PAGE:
My field is technically biblical theology, but I’ve found that the most helpful scholars are well-rounded and able to connect the disciplines. Additionally, in my PhD studies I came to the rather outlandish idea (*sarcasm*) that biblical studies, biblical theology, systematic theology (including historical and philosophical sub-disciplines), practical theology, and homiletics ought to form an interconnected whole. This of course is not an idea original to me, but SEBTS helped me to understand it and practice it. Recently I’ve been thinking specifically about the intersection between biblical and systematic theology. I wonder if specific biblical theological themes, such as the Temple, can help us not only connect BT and ST but also categories within ST?
For instance, as the Temple is the place where God meets man, so it is also may be a place where Christology meets eschatology.
Within the doctrine of Christology, one of the most important Old Testament identity markers for the person of Christ is that of Temple. Jesus’ identification of himself with the Temple of God helps theologians to develop a robust Christological identity that includes Christ’s rule over all things, his priestly office of reconciliation, his function as the restored image of God, and his communication of the real presence of God with humankind.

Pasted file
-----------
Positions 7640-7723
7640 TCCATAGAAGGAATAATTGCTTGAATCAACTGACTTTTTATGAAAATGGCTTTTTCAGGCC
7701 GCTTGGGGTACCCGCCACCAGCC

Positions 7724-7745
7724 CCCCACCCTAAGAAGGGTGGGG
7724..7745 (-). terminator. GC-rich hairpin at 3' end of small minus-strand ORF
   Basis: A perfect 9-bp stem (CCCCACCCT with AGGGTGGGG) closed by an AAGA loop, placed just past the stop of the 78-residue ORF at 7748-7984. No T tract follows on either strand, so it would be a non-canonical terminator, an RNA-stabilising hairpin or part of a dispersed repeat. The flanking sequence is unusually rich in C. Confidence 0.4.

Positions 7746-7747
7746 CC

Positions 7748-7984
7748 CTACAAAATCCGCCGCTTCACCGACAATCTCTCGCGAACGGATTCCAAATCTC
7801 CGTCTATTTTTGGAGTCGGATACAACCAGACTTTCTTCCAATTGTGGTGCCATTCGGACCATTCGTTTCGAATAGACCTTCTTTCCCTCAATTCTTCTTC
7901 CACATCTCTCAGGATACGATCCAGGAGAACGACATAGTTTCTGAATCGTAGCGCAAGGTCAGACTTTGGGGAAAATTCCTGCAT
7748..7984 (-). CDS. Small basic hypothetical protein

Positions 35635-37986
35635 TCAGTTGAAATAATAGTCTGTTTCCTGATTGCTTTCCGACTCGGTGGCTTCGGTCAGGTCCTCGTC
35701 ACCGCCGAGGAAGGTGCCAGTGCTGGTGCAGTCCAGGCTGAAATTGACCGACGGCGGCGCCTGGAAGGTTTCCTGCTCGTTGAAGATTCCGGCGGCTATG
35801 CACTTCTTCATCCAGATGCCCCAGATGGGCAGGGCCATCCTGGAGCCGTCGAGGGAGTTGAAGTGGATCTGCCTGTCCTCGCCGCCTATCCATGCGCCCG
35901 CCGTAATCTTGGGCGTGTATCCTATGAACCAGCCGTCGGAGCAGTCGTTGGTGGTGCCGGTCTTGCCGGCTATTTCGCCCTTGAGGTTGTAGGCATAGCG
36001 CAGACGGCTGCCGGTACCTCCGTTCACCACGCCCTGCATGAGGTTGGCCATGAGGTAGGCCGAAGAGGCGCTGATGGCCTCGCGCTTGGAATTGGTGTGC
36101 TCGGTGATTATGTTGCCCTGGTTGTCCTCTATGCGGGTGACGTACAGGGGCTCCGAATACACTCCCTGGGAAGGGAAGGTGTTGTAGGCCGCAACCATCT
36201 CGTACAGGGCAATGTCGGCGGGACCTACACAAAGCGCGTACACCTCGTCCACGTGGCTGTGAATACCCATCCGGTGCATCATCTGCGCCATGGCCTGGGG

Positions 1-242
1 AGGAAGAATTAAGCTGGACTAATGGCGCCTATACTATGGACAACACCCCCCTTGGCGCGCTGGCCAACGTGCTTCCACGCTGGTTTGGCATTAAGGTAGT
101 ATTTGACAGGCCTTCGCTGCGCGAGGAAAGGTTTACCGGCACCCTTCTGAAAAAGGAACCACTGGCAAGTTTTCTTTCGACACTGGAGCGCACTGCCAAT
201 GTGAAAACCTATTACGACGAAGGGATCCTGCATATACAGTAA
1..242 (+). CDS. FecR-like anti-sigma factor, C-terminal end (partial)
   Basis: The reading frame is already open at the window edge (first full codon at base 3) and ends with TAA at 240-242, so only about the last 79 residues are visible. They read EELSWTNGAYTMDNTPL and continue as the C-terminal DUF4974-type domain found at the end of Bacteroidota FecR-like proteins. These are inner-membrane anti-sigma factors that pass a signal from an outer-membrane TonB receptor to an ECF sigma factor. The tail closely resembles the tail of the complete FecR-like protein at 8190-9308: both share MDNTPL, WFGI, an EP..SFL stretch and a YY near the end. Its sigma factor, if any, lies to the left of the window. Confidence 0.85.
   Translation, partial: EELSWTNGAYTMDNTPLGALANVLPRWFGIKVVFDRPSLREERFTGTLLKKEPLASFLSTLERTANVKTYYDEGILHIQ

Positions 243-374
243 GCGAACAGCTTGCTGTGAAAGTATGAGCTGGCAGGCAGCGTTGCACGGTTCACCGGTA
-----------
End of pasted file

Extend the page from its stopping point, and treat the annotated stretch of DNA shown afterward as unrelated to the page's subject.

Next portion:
Not only does this help theologians identify and characterize the person of Christ, though, but it also aids them in connecting Christology with eschatology. The doctrine of eschatology is rooted in God’s promises to Israel in the Old Testament, and they can be summed up in the expectation that Yahweh will return to rule over his enemies, reconcile Israel to himself, restore Israel to be the image bearers of God, and dwell with them through his real presence.
These expectations are all realized in Jesus’ identification of himself as the Temple, and thus the Christological identity of Jesus as Temple functions also to define the eschatological reality of the inaugurated last days.